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Custom Classes, Alternate Constructors (and the use of them in other classes)  RSS feed

 
Zachary House
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So, I haven't quite grasped the concept of constructors yet. I am trying to create a bunch of custom classes that interact with each other using alternate constructors and custom objects. For example, say I am creating a text adventure game, and I want to create custom classes for Rooms, Creatures (to be inside select rooms), items (to be found in those rooms), and Exits (the links between each room), as well as a World class that holds the starting and ending Rooms. In fact, this is exactly what I'm doing.
So, I want to create a Room object with the identifier startingRoom that takes 2 Strings, an Exit object, an Item object, and a Creature object as its parameters. However, I don't quite know how to create alternate constructors for the Exit, Item, or Creature classes.
Now these 3 objects also take parameters, and it would be easier to show you the code.


Now, I can also post the other classes and their contents if that would help. I just need to know how to:
- Create custom objects according to what class the object belongs to
- Call those objects and use them in the creation of a Room object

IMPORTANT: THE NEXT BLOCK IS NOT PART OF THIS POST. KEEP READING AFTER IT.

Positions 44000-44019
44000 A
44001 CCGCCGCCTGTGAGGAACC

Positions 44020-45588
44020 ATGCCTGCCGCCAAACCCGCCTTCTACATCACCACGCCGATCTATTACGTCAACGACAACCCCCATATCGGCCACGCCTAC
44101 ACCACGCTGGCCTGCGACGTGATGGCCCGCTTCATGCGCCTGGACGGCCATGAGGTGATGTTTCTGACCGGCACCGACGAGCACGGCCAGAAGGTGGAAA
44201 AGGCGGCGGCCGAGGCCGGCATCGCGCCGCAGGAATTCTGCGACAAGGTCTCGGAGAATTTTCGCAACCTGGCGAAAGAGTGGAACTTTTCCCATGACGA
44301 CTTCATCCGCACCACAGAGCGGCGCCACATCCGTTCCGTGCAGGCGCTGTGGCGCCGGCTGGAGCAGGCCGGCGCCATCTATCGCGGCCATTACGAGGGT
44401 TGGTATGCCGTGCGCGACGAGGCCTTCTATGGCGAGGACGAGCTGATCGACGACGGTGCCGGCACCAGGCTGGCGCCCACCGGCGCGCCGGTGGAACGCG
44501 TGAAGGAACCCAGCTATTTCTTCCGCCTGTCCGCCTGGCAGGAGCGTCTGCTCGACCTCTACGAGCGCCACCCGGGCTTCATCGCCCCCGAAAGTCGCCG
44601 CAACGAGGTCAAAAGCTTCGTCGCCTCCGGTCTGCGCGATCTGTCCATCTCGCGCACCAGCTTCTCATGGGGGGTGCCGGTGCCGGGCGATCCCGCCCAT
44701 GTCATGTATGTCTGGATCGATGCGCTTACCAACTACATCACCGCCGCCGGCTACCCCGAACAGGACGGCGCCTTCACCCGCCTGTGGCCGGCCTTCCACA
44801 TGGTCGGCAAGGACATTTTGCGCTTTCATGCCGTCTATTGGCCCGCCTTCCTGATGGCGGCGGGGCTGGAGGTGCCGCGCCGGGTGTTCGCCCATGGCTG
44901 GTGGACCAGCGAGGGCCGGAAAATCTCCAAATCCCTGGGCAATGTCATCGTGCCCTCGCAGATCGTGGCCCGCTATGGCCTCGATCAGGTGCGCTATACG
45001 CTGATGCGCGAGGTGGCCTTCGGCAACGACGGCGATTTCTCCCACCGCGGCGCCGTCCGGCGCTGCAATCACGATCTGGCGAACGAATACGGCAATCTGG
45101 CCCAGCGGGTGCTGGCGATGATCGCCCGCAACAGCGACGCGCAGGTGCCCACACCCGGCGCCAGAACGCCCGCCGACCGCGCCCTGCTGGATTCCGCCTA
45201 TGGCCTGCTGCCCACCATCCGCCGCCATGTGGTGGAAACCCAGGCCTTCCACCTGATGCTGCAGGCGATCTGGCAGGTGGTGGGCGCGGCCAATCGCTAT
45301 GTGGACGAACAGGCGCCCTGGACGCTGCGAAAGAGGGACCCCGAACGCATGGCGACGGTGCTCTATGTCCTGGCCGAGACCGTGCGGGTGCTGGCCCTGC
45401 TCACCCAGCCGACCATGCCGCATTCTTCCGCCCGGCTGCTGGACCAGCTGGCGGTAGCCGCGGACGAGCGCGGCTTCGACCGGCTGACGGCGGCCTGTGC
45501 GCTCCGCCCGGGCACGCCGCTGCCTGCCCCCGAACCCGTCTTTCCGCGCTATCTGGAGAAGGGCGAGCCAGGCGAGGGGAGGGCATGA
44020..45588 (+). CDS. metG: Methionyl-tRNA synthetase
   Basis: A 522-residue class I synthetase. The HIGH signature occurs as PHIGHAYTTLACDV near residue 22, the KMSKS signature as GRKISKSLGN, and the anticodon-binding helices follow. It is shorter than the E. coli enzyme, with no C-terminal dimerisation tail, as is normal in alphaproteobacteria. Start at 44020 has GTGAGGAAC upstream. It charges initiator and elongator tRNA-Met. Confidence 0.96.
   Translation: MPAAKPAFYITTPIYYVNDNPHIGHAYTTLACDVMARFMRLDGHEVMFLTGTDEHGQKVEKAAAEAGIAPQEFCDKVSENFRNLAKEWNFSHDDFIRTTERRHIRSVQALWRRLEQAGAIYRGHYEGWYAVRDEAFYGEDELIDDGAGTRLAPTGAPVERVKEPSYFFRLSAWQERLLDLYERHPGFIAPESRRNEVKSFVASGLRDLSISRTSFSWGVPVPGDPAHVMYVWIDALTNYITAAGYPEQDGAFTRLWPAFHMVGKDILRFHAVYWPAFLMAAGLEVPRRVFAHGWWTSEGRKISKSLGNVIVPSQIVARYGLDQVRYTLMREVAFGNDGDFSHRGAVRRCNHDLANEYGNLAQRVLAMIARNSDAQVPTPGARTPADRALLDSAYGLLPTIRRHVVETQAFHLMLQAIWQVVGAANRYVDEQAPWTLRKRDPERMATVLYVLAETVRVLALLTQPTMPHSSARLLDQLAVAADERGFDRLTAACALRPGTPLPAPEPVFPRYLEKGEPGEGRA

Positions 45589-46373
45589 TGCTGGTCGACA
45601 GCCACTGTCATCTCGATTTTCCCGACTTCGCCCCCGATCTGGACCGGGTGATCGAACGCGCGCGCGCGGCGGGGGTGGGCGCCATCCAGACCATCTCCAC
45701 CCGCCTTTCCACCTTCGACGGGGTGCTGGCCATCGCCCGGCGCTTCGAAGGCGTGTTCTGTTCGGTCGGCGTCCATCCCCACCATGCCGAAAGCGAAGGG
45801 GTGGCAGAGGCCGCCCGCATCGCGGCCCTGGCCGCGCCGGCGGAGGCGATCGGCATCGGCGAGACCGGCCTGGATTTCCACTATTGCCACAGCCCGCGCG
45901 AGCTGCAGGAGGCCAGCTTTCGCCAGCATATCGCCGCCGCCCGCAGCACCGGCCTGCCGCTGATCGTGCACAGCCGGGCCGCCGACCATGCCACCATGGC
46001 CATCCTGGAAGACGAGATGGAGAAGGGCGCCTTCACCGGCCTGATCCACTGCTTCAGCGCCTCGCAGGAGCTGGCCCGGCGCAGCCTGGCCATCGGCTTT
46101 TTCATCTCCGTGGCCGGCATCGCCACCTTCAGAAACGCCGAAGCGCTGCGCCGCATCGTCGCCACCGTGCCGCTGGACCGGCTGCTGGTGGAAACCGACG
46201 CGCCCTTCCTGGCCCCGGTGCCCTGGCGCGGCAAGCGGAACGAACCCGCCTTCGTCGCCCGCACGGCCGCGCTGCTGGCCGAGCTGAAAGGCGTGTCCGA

Also, if you guys could refer me to any existing posts, since I was unable to find any that solve this particular problem, that would be awesome.
 
Zachary House
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*Edit*

The reason I am posting this is because the startingRoom (constructor?) keeps expecting a return statement.

Also, the creature variable instantiated early in this section of code should have had the identifier exampleCreature, as well as the line referencing it inside of startingRoom.
 
Carey Brown
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A constructor would look like
see, no returning type and name is the same as the class name.

You have defined a method called  "startingRoom" that returns a "Room".
 
Liutauras Vilda
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Consider having Inventory class, which would have list of items List<Item>. That way you wouldn't over-complicate Room class.
In Inventory class you could create some methods to get particular item/-s. So in Room class you could have something similar to: